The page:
Domenican convent of St. Jacques in Paris. In 1790 the King, now merely
a figurehead, accepts the constitution drawn up by the revolutionaries.
Support for the idea of even a titular monarchy weakens, however, and
Louis flees to the northeast frontier to gain protection from troops
still loyal to him. He is recognized, captured and returned to Paris.
The Paris Commune takes power under Danton in that same year, and
The French National Convention abolishes the monarchy. It declares September
22, 1792 the first day of the Year One for the French Republic. The
French National Convention offers assistance to all nations that want
to overthrow their governments. (Read that sentence again and let what
it really means sink in.)
1793 the king and his wife, Marie Antoinette (sister of Queen Caroline
of Naples) are beheaded. France declares war on Britain, Holland, and
Spain. They, in turn, form an alliance with Austria against France.
The Reign of Terror in France takes hold and in 3 months, 15,000 people
are guillotined. The counter-revolution in Vandea is put down brutally.
Some 500,000 men, women and children are killed there and 13,000 more
are executed. Napoleon gains notice for the first time as the French
take Toulon from the British. The next year Robespierre crushes his
rivals and has Danton and others executed. Juries may now convict
without hearing evidence or argument. Opposition to Robespierre mounts.
He is overthrown and executed. The Ring of Terror ends. Moderates take
over and the French set about revolutionizing Europe.
been an exhilarating few years. Neapolitan Jacobins, sympathizers with
the ideals of the French revolution now had solid evidence that a revolution
could work. There were meetings and discussions and mumblings about
the "natural rights of man" and how the monarchy was outmoded and should
be done away with. One such sympathizer was Eleonora Fonseca
Pimentel, that nice little woman who had written all those nice little
poems and who—in the interim—had actually become the Queen's
own librarian! The monarchy in Naples started to crack down on such
sympathy. Indeed, Queen Caroline kept in her study a painting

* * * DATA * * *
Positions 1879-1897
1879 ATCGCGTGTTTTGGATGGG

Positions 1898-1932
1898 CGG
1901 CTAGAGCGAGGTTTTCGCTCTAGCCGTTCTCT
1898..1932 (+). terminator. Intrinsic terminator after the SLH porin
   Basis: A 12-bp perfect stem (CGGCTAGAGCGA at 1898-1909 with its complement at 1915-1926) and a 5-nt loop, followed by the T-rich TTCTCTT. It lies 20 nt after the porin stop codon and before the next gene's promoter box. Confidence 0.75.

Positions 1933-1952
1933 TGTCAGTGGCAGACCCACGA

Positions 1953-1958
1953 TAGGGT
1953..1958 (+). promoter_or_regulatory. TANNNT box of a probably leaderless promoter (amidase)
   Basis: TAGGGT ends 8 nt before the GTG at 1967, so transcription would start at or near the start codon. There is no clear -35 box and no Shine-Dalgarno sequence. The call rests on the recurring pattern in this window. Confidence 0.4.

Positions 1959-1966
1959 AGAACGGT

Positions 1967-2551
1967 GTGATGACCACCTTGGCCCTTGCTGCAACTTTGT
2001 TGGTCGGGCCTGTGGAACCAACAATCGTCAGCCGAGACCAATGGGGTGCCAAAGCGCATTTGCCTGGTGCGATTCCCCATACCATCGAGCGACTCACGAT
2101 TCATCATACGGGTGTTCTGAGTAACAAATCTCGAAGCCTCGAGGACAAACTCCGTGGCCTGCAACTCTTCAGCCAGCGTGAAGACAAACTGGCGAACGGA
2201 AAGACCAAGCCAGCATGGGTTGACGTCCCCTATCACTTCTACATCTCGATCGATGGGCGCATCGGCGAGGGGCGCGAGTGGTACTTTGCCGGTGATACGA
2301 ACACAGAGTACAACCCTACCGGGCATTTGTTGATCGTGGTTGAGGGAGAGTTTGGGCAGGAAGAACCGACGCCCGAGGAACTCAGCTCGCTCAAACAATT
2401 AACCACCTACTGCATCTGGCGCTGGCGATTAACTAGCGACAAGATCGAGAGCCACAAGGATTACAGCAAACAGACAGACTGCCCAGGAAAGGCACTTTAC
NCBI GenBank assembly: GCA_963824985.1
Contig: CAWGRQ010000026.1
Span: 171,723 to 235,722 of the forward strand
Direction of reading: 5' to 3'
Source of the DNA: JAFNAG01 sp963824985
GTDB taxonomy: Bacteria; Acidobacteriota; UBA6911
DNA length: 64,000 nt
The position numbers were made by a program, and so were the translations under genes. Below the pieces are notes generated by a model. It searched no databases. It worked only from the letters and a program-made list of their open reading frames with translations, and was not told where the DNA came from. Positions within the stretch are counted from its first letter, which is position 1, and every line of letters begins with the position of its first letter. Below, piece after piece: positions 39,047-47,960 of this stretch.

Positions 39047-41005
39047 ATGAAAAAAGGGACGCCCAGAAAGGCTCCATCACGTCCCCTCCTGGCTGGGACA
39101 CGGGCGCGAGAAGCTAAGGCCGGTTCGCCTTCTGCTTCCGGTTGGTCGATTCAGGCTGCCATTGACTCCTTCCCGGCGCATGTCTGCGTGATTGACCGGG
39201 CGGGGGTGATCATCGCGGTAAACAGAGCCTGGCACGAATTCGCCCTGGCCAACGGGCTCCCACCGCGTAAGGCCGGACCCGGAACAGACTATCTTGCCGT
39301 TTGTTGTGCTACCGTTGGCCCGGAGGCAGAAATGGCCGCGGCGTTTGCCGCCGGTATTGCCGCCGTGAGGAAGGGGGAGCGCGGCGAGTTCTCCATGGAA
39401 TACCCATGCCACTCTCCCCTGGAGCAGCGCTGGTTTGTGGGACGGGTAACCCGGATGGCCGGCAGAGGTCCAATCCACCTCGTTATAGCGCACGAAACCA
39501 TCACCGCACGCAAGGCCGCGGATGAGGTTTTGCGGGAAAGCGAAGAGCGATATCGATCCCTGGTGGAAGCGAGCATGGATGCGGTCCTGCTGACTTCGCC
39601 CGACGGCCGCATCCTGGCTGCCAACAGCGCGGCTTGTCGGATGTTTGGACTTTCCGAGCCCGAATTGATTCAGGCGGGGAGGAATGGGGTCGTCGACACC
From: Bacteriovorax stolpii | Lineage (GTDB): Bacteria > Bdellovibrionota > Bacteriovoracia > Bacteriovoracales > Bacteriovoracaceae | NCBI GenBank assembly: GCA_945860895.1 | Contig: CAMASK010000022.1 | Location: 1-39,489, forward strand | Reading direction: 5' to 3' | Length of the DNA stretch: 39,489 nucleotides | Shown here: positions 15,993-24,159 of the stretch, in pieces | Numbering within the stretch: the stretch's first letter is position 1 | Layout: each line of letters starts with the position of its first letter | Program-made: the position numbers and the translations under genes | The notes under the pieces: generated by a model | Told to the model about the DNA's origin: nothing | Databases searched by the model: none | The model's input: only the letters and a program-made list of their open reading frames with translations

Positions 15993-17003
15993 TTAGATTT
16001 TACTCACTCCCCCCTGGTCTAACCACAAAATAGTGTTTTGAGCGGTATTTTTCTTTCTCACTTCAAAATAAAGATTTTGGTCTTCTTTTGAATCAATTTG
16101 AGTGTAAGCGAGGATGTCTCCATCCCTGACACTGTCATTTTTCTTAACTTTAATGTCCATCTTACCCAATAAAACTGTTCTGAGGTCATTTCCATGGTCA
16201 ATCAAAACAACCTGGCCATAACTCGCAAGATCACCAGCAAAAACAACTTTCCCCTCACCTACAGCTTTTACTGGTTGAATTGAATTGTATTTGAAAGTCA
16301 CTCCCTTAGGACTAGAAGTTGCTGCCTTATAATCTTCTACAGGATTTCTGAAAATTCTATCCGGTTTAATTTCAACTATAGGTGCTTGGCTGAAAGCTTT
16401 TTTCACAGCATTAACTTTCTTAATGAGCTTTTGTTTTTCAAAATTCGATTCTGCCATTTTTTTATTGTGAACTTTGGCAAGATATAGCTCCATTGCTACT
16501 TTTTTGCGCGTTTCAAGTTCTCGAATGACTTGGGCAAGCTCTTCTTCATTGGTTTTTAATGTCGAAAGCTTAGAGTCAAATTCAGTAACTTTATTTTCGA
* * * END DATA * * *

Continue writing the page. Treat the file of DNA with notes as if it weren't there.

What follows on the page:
of the execution of her sister, Marie Antoinette, and wrote
on the picture, "I will have my revenge for this!" Just as in
comets dire shall sweep athwart the sky,
And stars like leaves before the tempest fly."
indeed, were starting to fly before the tempest.
quick succession, the French invade Italy in 1796. Napoleon enters Milano
and sets up the Lombard Republic. He advances, declaring a Cisalpine
Republic in Northern Italy and then takes Rome and sets up the Roman
Republic in 1798. The French alienate the populace (revolutionaries
are not known for their diplomacy) by arresting the Pope and taking
him to France, where he dies. France and Naples break off diplomatic
relations because Naples, in violation of a treaty, has supplied British
ships in the port of Naples. The Kingdom of Naples prepares for a French
It is difficult
to know what would have happened if Naples had not acted first. But
King Ferdinand, in a show of bravado, sets off to liberate Rome from
the French in 1798 and is routed. He flees back to Naples, giving the
local street wags the opportunity to mock him with a paraphrase
of Caesar. "Ferdinand—he came, he saw, he ran."
and his army are pursued back to Naples by the French army. This sets
the stage for the overthrow of the monarchy in Naples. With the French
at the gates, Ferdinand and Caroline flee to Sicily, accompanied
by British ships under the command of their English ally, Admiral Horatio
Nelson. The French wait outside the city until the revolutionaries take
the city after a week of utter chaos in the city, horrors that include
manhunts, torture, and, apparently, even cannibalism. The rabble lazzaroni,
seeing their king leave, hunt down and torment and murder as many Jacobins
as possible. The Jacobins, in turn—the middle-class, the teachers,
merchants, lawyers, writers, and rebel officers and troops—take
the city from the last troops loyal to the king. The last scene
is at the Sant'Elmo fortress overlooking the city, where a force
led in person by Eleonora Fonseca Pimentel—now poet turned passionaria—obtain
the capitulation of the royalist forces. The Republic is proclaimed
on January 21, 1799. Liberty, Fraternity and Equality have arrived.
lasted until late August. During that time, Eleonara dedicated herself
to her newspaper, Monitore Napoletano. The first issue came out
with the date inscribed at the top as "Saturday, the 14th day of Piovoso
in the VII Year of Liberty, Year 1 of the Neapolitan Republic, one and
indivisible, (2 February 1799)." (The changes in the names of the months—Piovoso
means "Rainy"—and in the calendar system were two of those French
revolutionary items that have not survived—unlike the metric system!)
lead article began, "We are free at last, and the time has come when
we, too, can utter the scared words "Liberty' and 'Equality."
All in all, from February through August, she wrote and published 35
issues of the Monitore and two extra editions. She was
well aware that the people—the street lazzaroni—had
largely supported the monarchy and now distrusted the Republic. She
was concerned with explaining the revolution to the people and went
so far as to promote a gazette in Neapolitan dialect where social issues
of the day were discussed in the language of the people. She even stood
up for the people in the pages of her newspaper when the Republican
government confiscated property of those who had resisted the revolution,
calling the move "unjust' and illusory."